Raghurajpur is also home to performing artists, most notable being the late Guru Kelucharan Mohapatra. His father was a painter and mridangam player. Kelucharan trained in the Gotipua dance tradition in Raghurajpur and became renowned as the leading proponent of Odissi dance. He is credited for reviving this ancient dance form. For Guru Mohapatra, dance was worship. Today, there is a dance studio in Raghurajpur where young students still receive training in Gotipua, an acrobatic dance form that is a precursor to Odissi. Students from Raghurajpur also participate in national dance festivals and public events.
This dense concentration of skilled artists, keeping alive several Odissi art forms, is truly unique. Not surprisingly, Raghurajpur was recognised as a Heritage Village in 2000. Since 2000, in addition to the Government of India, institutions such as INTACH, ICCI, NORAD, and the India Foundation for the Arts, have worked in tandem to develop Raghurajpur as a craft's village.
They have trained artists to relearn traditional techniques and apply them in their artworks. For instance, they were retaught how to apply plaster made of lime, jute, molasses, lentils, curd, casein and local herbs such as trifala and bel. To boost rural tourism, the artists were encouraged to paint their homes to showcase and display their art.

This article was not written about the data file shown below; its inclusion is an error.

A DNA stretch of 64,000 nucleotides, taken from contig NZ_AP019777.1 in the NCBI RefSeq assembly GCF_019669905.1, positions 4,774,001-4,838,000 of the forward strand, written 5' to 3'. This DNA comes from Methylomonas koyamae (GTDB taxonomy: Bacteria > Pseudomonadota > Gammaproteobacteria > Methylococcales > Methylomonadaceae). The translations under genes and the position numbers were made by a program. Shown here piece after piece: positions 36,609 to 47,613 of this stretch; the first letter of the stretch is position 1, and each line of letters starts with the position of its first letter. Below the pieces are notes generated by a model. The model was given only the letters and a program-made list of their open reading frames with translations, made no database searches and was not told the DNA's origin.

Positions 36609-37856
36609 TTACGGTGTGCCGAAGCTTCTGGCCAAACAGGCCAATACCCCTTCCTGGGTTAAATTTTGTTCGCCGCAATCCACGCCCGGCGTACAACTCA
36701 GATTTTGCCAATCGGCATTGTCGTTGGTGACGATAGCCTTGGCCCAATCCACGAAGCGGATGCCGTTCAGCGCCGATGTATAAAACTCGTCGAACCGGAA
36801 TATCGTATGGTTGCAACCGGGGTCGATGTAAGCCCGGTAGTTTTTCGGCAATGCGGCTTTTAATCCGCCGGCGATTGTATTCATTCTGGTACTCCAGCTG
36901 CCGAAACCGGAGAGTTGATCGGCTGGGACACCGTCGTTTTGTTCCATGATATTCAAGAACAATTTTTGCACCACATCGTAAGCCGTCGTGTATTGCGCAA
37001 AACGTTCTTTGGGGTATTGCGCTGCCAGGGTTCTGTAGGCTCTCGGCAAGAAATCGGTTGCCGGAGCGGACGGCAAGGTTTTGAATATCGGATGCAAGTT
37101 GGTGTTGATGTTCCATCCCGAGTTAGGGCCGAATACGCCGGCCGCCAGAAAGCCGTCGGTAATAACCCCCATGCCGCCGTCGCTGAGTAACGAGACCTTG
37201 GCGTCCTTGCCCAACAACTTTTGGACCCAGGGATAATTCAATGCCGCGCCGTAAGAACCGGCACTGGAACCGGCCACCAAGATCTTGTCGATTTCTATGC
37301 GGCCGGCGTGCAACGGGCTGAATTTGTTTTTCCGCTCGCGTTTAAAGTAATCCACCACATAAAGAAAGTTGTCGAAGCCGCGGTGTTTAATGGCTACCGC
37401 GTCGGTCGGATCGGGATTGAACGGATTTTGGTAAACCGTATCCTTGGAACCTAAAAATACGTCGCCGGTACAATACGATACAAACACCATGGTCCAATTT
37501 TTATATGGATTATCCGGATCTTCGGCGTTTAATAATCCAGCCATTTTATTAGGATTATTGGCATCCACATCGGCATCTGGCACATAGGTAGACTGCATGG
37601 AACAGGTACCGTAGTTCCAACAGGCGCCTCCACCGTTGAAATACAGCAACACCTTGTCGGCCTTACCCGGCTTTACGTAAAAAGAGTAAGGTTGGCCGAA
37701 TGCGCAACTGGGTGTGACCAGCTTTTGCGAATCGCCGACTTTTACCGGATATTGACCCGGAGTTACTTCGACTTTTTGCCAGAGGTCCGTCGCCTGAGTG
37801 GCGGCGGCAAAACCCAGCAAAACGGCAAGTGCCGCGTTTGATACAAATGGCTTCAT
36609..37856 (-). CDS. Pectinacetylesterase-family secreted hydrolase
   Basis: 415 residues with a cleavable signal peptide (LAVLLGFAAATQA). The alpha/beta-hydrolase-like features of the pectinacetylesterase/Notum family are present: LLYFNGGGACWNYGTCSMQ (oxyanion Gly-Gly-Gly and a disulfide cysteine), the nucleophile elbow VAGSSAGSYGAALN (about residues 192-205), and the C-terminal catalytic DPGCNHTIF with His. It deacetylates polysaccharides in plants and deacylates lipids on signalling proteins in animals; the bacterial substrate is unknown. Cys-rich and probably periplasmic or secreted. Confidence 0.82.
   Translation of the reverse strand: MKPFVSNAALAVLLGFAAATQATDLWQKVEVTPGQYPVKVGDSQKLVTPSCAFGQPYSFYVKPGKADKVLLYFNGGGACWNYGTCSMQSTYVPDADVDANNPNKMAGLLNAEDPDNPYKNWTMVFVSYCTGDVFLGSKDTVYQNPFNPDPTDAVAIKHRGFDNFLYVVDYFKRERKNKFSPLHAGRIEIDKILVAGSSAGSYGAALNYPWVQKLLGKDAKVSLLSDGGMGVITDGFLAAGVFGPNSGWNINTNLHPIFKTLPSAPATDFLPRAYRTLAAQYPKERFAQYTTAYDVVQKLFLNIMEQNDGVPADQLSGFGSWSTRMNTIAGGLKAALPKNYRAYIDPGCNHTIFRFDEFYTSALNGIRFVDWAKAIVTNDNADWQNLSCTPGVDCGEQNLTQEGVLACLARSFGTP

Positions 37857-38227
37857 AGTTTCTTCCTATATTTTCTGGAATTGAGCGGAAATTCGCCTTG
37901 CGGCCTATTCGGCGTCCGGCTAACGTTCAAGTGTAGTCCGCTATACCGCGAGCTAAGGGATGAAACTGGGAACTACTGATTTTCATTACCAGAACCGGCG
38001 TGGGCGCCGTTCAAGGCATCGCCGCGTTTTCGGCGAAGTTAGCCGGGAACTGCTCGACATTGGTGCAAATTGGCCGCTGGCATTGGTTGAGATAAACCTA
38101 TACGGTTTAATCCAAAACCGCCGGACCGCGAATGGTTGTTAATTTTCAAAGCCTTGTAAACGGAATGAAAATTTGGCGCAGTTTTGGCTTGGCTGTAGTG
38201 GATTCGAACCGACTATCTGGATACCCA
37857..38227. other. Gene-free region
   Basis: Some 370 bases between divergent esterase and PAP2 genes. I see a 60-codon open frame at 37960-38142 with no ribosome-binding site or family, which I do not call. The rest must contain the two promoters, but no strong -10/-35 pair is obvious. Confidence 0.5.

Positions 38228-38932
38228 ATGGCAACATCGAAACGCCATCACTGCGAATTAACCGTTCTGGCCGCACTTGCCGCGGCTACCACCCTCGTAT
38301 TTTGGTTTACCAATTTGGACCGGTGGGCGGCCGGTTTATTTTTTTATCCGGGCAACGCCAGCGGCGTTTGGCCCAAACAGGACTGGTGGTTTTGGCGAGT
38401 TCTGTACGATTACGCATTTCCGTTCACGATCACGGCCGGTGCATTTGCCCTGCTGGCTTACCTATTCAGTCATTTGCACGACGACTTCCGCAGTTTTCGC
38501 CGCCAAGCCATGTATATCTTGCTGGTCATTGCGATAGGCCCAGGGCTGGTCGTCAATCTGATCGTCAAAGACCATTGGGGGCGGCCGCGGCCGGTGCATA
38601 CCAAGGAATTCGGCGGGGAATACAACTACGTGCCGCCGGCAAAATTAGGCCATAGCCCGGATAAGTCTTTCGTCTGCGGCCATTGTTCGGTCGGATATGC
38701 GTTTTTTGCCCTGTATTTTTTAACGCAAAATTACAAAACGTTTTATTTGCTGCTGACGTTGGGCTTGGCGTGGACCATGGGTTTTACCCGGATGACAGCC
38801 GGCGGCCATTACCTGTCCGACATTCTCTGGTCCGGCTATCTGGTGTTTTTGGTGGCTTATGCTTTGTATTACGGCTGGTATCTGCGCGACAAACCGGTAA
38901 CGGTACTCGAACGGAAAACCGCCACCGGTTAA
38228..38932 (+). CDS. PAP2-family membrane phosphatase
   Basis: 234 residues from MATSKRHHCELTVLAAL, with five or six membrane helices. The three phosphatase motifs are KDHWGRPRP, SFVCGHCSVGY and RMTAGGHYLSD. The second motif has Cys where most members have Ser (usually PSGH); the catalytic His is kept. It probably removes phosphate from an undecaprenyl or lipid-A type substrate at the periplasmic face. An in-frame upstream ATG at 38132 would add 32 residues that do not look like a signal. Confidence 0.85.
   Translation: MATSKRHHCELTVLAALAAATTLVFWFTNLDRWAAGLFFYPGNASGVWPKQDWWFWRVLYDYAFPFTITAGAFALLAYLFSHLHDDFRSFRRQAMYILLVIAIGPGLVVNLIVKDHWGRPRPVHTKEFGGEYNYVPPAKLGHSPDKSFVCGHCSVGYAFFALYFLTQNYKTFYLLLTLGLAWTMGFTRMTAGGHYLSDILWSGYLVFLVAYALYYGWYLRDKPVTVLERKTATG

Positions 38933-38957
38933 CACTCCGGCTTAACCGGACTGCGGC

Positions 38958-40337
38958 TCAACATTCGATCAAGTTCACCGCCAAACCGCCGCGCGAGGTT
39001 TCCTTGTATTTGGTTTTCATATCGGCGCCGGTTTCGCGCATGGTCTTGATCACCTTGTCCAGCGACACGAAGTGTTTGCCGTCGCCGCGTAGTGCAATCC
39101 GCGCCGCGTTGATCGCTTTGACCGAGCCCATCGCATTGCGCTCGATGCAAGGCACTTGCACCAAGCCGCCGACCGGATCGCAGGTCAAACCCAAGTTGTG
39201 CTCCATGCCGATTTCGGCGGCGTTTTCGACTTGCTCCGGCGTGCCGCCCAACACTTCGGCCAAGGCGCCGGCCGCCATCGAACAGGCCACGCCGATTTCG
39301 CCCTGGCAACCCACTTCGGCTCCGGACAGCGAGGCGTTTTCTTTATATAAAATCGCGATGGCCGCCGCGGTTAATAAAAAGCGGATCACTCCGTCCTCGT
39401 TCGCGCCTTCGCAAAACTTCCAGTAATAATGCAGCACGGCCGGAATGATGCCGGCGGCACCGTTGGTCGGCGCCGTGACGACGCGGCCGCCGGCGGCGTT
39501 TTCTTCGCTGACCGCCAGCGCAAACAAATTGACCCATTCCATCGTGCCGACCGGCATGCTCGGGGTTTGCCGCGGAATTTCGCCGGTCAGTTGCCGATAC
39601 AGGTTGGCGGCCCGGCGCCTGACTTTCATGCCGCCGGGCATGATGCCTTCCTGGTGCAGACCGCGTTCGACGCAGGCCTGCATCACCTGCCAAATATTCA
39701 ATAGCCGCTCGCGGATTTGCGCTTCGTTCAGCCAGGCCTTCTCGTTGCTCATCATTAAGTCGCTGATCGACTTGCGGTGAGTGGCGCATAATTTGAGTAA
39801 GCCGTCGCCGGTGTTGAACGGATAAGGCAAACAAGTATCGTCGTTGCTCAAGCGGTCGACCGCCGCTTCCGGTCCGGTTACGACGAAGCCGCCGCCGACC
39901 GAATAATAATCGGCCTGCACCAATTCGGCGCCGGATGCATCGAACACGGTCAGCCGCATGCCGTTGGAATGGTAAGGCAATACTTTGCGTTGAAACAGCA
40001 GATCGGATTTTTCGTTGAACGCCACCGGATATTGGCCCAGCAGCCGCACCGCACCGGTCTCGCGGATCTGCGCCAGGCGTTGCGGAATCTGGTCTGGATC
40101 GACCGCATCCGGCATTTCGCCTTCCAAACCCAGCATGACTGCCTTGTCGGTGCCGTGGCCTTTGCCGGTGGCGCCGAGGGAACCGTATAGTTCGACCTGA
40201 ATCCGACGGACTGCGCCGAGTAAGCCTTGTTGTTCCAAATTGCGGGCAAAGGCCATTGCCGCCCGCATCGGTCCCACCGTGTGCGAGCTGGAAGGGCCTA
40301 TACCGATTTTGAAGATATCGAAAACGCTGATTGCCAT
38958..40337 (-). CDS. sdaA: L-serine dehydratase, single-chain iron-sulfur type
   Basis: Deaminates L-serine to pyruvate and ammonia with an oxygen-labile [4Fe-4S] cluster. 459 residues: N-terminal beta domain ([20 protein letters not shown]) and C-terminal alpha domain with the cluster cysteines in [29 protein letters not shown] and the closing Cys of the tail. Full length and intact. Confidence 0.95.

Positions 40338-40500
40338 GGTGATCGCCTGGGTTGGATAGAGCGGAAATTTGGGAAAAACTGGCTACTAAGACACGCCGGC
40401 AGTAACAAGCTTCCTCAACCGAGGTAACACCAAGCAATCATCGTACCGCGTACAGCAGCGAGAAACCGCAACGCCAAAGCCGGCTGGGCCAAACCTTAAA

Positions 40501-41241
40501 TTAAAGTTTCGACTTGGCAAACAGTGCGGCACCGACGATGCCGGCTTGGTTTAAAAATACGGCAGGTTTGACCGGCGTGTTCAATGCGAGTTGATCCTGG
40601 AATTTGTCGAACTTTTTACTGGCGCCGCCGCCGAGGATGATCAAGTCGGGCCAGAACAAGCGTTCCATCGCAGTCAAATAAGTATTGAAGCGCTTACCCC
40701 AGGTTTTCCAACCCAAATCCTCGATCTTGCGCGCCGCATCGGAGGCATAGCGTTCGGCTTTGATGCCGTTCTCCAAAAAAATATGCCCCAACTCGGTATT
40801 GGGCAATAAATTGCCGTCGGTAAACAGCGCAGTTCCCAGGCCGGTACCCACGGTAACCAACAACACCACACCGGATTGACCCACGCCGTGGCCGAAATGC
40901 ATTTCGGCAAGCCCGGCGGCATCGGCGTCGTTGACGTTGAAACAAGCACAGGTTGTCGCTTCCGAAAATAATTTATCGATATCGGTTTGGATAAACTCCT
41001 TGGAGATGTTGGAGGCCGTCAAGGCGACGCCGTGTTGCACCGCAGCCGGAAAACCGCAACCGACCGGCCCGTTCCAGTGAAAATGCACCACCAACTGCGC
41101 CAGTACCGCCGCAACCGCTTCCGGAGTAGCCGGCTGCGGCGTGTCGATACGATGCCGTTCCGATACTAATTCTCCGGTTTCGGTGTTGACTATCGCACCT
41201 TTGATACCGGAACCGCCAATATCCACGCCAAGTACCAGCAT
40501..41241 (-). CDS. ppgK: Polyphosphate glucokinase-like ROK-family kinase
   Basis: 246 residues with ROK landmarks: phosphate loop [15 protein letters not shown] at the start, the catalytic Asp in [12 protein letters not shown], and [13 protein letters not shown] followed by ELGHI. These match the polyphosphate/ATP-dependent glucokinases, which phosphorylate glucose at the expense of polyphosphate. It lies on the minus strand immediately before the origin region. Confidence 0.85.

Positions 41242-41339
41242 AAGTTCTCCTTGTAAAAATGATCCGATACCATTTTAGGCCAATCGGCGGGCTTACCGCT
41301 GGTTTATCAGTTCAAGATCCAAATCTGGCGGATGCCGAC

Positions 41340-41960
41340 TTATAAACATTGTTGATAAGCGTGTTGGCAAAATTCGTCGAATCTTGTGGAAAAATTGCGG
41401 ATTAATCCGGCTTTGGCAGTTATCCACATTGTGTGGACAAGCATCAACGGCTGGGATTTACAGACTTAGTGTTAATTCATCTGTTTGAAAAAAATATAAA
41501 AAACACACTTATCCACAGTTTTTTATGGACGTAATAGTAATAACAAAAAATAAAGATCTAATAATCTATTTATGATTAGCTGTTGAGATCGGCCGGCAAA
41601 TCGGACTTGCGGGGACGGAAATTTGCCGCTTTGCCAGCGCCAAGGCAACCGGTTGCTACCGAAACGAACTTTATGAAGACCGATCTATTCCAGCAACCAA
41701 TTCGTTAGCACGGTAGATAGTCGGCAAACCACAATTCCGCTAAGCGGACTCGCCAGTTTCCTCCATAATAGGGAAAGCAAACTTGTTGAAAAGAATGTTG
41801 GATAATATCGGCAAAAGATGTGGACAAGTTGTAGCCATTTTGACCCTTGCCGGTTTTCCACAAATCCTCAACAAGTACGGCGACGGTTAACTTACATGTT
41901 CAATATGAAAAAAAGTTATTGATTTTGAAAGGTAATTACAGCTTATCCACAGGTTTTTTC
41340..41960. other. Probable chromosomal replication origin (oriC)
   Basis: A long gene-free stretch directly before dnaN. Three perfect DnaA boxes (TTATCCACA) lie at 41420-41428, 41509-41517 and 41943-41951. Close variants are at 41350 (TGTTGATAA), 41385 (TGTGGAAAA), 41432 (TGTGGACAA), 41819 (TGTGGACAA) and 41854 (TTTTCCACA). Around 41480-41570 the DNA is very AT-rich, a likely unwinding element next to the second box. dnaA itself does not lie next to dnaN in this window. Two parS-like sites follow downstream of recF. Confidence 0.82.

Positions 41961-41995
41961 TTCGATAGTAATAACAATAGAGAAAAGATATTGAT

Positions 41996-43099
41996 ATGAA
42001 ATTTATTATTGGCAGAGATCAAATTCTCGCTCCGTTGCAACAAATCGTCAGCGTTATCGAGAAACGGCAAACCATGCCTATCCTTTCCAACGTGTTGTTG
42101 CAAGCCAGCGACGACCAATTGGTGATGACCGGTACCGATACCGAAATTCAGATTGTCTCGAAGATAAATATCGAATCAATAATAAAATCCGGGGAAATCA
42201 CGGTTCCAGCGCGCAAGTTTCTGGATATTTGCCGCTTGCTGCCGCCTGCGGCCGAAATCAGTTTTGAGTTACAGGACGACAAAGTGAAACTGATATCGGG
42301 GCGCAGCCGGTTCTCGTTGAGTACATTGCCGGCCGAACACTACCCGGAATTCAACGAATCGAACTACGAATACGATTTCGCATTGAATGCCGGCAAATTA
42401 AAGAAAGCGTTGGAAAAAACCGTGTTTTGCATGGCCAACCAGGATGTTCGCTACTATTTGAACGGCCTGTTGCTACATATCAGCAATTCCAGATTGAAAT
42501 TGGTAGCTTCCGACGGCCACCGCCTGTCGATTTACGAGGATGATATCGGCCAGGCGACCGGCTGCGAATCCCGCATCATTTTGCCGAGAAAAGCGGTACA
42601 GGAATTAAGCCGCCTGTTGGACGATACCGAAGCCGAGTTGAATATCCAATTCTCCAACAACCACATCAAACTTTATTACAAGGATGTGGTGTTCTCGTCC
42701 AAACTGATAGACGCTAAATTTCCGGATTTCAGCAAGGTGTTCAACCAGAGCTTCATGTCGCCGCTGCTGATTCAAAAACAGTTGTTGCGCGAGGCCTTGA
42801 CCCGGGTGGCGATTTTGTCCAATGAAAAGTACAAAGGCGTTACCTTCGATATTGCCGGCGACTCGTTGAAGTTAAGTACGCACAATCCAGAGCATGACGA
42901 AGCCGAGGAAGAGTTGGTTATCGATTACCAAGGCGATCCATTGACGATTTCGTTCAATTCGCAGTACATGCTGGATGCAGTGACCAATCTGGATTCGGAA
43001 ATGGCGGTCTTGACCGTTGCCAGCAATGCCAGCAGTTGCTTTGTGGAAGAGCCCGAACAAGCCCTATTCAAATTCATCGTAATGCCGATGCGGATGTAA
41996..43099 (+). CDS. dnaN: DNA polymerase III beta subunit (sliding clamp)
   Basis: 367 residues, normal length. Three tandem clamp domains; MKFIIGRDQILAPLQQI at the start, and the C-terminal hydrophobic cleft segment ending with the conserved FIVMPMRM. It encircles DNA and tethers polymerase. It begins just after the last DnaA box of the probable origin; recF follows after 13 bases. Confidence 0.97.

Kelucharan Mohapatra trained in the Gotipua dance tradition in Raghurajpur and became renowned as the leading proponent of Odissi dance
Dance teacher and artist Guru Gangadhar Nayak spoke about his efforts to pass on Gotipua. No longer able to see well enough to do any artwork — in which he had excelled — today, he trains young boys to perform this local dance tradition. This is his passion. In the Gotipua dance tradition, young boys dress as females and also sing devotional songs while performing the dance. The tradition is embedded in the Sakhibhav movement, where devotees consider themselves to be consorts of Lord Krishna. The songs that are sung to accompany the dance are generally compositions of Vaishnav poets.
Nayak recounts how Raghurajpur evolved as an artists' haven. "A Chaitanya bhakt from Bengal came and settled here, which was a jungle then. He made a representation of Jagannath. He coloured the face of the Lord with coal, which is why Jagannath is still represented with a black face. This sage was the first artist of the village. In pursuit of the divine he experimented with limestone and then colour, and this was the way our village evolved and became an artist's village," he told VillageSquare.in. "The art form Chitrakala developed here."
Nayak also recalled that Helen Jerry, an American woman, was among the first to recognise the artistry of the community. She worked to publicise their art, bought works herself and had a lot of the works sold abroad.